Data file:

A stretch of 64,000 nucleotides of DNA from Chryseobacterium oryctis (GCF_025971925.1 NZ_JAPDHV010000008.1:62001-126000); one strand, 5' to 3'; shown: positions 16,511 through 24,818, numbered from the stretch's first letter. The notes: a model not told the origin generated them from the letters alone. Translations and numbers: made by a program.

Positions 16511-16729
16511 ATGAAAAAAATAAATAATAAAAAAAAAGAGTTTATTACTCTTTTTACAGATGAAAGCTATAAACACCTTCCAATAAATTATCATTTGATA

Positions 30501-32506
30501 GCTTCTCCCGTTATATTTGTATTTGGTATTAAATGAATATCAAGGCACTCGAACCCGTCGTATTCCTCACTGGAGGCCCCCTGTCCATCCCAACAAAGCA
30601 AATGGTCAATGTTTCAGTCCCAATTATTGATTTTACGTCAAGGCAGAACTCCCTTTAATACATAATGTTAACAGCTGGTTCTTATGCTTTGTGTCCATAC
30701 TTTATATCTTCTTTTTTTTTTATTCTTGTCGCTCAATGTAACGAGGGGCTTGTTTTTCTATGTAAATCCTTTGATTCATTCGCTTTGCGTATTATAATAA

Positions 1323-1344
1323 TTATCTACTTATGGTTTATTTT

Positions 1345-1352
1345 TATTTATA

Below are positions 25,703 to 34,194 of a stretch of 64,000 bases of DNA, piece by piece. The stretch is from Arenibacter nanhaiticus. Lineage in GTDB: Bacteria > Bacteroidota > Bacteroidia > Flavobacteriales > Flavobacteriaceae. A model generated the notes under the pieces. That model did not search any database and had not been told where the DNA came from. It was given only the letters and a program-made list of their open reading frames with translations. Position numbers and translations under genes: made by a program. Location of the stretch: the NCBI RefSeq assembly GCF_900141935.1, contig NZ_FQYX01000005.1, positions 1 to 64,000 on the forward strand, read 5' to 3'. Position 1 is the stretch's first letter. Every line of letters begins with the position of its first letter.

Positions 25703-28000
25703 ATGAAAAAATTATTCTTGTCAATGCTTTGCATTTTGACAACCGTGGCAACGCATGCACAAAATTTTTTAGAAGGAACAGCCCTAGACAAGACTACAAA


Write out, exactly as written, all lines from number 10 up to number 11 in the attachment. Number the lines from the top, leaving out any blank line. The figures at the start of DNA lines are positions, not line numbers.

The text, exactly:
Positions 1345-1352
1345 TATTTATA